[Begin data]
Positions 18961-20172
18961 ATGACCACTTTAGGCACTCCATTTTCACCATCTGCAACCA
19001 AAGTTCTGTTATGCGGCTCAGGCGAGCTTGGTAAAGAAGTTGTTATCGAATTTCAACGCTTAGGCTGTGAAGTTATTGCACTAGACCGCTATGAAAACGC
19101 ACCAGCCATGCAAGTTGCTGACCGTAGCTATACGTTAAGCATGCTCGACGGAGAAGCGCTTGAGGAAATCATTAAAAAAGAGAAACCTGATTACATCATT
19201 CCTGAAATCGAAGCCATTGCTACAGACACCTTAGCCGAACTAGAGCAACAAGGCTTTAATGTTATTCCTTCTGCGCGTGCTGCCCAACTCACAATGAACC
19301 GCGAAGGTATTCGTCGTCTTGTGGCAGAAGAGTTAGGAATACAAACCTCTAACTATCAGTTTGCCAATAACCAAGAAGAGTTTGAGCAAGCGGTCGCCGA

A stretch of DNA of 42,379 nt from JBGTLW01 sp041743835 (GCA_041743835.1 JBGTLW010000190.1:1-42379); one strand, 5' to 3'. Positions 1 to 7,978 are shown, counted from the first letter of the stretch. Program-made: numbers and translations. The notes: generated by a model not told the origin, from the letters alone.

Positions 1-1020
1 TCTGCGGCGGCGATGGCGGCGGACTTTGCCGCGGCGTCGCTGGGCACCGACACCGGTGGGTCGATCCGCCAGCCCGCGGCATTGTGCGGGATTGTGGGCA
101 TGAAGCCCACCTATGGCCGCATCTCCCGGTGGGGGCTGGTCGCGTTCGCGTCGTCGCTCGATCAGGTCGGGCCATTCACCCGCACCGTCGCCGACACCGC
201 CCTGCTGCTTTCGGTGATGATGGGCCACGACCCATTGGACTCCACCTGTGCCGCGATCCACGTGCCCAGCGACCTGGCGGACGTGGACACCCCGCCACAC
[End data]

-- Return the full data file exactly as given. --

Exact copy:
Positions 18961-20172
18961 ATGACCACTTTAGGCACTCCATTTTCACCATCTGCAACCA
19001 AAGTTCTGTTATGCGGCTCAGGCGAGCTTGGTAAAGAAGTTGTTATCGAATTTCAACGCTTAGGCTGTGAAGTTATTGCACTAGACCGCTATGAAAACGC
19101 ACCAGCCATGCAAGTTGCTGACCGTAGCTATACGTTAAGCATGCTCGACGGAGAAGCGCTTGAGGAAATCATTAAAAAAGAGAAACCTGATTACATCATT
19201 CCTGAAATCGAAGCCATTGCTACAGACACCTTAGCCGAACTAGAGCAACAAGGCTTTAATGTTATTCCTTCTGCGCGTGCTGCCCAACTCACAATGAACC
19301 GCGAAGGTATTCGTCGTCTTGTGGCAGAAGAGTTAGGAATACAAACCTCTAACTATCAGTTTGCCAATAACCAAGAAGAGTTTGAGCAAGCGGTCGCCGA

A stretch of DNA of 42,379 nt from JBGTLW01 sp041743835 (GCA_041743835.1 JBGTLW010000190.1:1-42379); one strand, 5' to 3'. Positions 1 to 7,978 are shown, counted from the first letter of the stretch. Program-made: numbers and translations. The notes: generated by a model not told the origin, from the letters alone.

Positions 1-1020
1 TCTGCGGCGGCGATGGCGGCGGACTTTGCCGCGGCGTCGCTGGGCACCGACACCGGTGGGTCGATCCGCCAGCCCGCGGCATTGTGCGGGATTGTGGGCA
101 TGAAGCCCACCTATGGCCGCATCTCCCGGTGGGGGCTGGTCGCGTTCGCGTCGTCGCTCGATCAGGTCGGGCCATTCACCCGCACCGTCGCCGACACCGC
201 CCTGCTGCTTTCGGTGATGATGGGCCACGACCCATTGGACTCCACCTGTGCCGCGATCCACGTGCCCAGCGACCTGGCGGACGTGGACACCCCGCCACAC